East-West Visibility: Seeing the Peripheral Threats
April 16, 2015
East-west visibility refers to the ability to see traffic or malicious activity that is contained within your network. After an internal or external attacker has gained access to your network, seeing, detecting and tracking their actions is paramount to reducing the likelihood of exfiltration of data. The need to gain visibility has become apparent as traditional defenses alone are unable to keep pace with attackers. From phishing emails to zero-day exploits on your perimeter, attackers are looking for ways to breach the traditional defenses and move from east to west in your organization.
Home alarm companies recommend the same methodology and encourage customers to install a motion detector inside their home. This allows for detection if perimeter defenses (door and window alarms) are bypassed. For a better understanding of east-west visibility and how your organization can benefit, a foundational understanding of the technologies available in the market is required.
Network tools that detect east-west traffic are separated into three primary categories; bump-in-the wire inspection, firewall and flow. Each with distinct use cases and advantages, organizations use these technologies provide a view into systems to identify internal threats traversing the network.
Bump-in-the wire inspection based technologies are considered your traditional intrusion detection (IDS) or prevention (IPS) devices. As these devices are deployed in strategic locations throughout your network, visibility is gained based on the signatures enabled. In-line devices have the ability to block malicious traffic as it traverses your network and both IDS and IPS devices are capable of inspecting asymmetric traffic flows. As the technology has matured, the term “next generation” (NG) has been added to several solutions. NGIDS/NGIPS provide additional capabilities based on an understanding of application, identity and behavior. However, these devices are limited by tuning and the signatures available within the solution.
While traditionally used for network segmentation, firewalls now have the ability to enable basic IDS/IPS functionality through the use of next generation features. It should be noted that there is a distinct difference between the feature sets in NGFW and NGIPS. NGFWs have capabilities such as the ability to act as a traditional firewall and the ability to perform network address translation. When an organization seeks to gain an enhanced level of visibility through the deployment of either solution, network design and use cases should be researched to make the appropriate choice. While both solutions provide an additional level of protection through the use of application visibility and blocking, these devices have similar limitations, as signatures are required to block malicious traffic.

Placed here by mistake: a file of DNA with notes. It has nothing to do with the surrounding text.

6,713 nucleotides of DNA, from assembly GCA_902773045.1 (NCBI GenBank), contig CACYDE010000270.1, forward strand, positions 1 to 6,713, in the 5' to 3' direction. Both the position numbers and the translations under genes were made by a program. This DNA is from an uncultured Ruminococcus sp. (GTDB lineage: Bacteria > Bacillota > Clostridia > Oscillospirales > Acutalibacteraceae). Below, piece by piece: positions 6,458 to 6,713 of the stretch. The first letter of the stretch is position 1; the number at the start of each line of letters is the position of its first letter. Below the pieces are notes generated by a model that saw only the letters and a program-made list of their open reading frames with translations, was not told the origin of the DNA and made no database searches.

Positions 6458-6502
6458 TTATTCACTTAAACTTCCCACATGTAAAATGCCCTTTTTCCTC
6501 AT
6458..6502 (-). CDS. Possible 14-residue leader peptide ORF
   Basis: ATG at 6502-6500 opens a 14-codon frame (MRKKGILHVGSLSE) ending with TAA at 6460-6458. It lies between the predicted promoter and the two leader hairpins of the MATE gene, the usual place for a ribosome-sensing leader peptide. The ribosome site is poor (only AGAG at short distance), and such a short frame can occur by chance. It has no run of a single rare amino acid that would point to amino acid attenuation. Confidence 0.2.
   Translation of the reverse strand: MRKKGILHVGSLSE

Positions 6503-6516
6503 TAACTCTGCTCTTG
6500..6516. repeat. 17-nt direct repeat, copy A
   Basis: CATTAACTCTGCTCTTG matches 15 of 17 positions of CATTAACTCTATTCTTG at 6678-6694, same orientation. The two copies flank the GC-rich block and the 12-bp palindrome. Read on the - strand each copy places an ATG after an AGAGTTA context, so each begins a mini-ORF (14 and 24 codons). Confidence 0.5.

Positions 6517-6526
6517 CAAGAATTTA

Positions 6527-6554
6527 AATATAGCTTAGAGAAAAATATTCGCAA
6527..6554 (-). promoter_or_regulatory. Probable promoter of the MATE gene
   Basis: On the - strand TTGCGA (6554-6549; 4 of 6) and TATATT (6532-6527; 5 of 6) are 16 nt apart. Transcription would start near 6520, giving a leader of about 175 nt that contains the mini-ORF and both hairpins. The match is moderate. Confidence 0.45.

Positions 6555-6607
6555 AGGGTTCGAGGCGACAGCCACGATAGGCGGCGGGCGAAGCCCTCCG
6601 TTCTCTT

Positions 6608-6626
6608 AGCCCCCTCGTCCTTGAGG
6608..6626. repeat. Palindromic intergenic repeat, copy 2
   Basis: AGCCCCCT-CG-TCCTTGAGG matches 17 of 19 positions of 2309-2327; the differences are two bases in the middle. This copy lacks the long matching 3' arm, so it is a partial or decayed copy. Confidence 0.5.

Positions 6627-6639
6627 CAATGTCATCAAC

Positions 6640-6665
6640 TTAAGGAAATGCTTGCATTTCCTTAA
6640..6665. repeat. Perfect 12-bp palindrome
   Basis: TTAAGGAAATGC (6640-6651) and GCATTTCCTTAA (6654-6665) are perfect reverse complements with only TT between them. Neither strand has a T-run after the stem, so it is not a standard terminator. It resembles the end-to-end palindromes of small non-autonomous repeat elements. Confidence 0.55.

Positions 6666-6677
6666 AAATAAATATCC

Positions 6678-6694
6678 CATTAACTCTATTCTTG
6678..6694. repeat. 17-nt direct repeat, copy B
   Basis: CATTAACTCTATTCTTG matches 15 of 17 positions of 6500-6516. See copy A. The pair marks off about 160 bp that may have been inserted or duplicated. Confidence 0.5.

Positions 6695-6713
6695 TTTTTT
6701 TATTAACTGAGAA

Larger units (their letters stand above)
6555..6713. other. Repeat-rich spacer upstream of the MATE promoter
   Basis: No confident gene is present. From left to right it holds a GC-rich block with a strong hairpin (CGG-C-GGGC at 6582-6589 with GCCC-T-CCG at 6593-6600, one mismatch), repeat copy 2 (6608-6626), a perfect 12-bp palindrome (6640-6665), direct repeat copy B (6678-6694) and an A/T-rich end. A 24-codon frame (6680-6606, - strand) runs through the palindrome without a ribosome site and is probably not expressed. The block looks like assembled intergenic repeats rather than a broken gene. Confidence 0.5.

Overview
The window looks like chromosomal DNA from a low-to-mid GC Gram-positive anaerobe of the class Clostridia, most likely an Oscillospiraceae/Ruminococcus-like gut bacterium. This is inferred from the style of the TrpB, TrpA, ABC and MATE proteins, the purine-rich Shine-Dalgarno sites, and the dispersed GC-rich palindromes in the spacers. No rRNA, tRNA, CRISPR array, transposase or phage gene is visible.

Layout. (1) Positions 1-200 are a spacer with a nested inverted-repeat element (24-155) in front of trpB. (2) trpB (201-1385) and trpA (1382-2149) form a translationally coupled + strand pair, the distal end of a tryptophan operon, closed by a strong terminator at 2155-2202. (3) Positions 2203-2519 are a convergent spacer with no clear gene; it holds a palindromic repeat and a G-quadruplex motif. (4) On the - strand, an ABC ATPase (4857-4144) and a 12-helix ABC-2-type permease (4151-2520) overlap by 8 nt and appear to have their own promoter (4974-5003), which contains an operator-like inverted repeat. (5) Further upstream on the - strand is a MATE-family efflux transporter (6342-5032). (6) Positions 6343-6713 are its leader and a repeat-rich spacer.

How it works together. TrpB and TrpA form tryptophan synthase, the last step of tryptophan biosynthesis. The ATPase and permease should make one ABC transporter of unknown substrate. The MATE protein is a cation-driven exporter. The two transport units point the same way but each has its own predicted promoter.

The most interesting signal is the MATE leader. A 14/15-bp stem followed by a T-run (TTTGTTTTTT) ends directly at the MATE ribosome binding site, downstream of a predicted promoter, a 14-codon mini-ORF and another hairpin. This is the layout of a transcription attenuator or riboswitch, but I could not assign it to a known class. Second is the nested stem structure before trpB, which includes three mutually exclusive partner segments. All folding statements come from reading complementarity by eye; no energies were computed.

Flow based technologies are becoming more popular today due to the amount of information that can be gained. These technologies are often utilized by network and performance monitoring teams in addition to security, creating a strong value proposition for the organization. Seeing more traffic than tap or firewall technologies, this technology is unable to provide blocking and is generally considered a visibility tool. With many popular SIEM solutions now accepting flows, this data can be used to augment detection capabilities as well.
As industry needs have shifted, we have begun to see a focus on providing analytics on endpoint devices and less of a focus on technologies such as anti-virus. Endpoint technologies providing east-west visibility correlate a local device’s network, file and memory activity against other devices on the network, to provide a method of following the attack chain between devices. Files can be seen traversing the network and traced back to originating sources. Providing a highly detailed view of the enterprise, these solutions require endpoint agents and often compete with budget against traditional anti-virus technologies.
Some endpoint solutions position themselves to be hybrid devices due to their ability to see and correlate network traffic with data from the endpoint. This occurs through the deployment of a framework that consists of endpoint and network based technologies. While some manufacturers provide both endpoint and network technologies, others have formed partnerships with existing network solutions. Leveraging partnerships, cost can be reduced in environments that have existing network solutions in place. Providing all the features of endpoint and network solutions, hybrid solutions can be an excellent fit for organizations looking to move towards a framework model to gain east-west visibility.
Gaining east-west visibility should be considered a strategy conversation and not approached as if purchasing a single point solution. Each organization will encounter different architectural challenges and considerations that will impact the success of the solution. In my second post of this series we will discuss virtualization, common use cases, considerations and architecture.